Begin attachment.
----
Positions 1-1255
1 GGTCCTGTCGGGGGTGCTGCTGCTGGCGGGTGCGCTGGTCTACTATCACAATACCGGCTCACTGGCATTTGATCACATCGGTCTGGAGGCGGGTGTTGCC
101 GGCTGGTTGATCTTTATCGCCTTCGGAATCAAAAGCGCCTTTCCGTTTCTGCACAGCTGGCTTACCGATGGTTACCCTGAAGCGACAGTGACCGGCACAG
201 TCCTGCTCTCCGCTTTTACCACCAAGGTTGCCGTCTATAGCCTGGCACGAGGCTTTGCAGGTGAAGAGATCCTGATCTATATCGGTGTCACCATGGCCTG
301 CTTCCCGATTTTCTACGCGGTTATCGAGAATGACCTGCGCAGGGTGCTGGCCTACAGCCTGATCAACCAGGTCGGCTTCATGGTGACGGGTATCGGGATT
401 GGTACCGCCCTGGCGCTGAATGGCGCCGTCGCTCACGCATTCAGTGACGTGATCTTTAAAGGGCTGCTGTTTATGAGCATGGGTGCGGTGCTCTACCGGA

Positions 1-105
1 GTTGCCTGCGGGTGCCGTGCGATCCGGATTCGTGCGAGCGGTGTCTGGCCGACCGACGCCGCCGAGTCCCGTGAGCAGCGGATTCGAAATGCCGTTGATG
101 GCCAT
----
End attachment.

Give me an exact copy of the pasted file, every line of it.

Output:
Positions 1-1255
1 GGTCCTGTCGGGGGTGCTGCTGCTGGCGGGTGCGCTGGTCTACTATCACAATACCGGCTCACTGGCATTTGATCACATCGGTCTGGAGGCGGGTGTTGCC
101 GGCTGGTTGATCTTTATCGCCTTCGGAATCAAAAGCGCCTTTCCGTTTCTGCACAGCTGGCTTACCGATGGTTACCCTGAAGCGACAGTGACCGGCACAG
201 TCCTGCTCTCCGCTTTTACCACCAAGGTTGCCGTCTATAGCCTGGCACGAGGCTTTGCAGGTGAAGAGATCCTGATCTATATCGGTGTCACCATGGCCTG
301 CTTCCCGATTTTCTACGCGGTTATCGAGAATGACCTGCGCAGGGTGCTGGCCTACAGCCTGATCAACCAGGTCGGCTTCATGGTGACGGGTATCGGGATT
401 GGTACCGCCCTGGCGCTGAATGGCGCCGTCGCTCACGCATTCAGTGACGTGATCTTTAAAGGGCTGCTGTTTATGAGCATGGGTGCGGTGCTCTACCGGA

Positions 1-105
1 GTTGCCTGCGGGTGCCGTGCGATCCGGATTCGTGCGAGCGGTGTCTGGCCGACCGACGCCGCCGAGTCCCGTGAGCAGCGGATTCGAAATGCCGTTGATG
101 GCCAT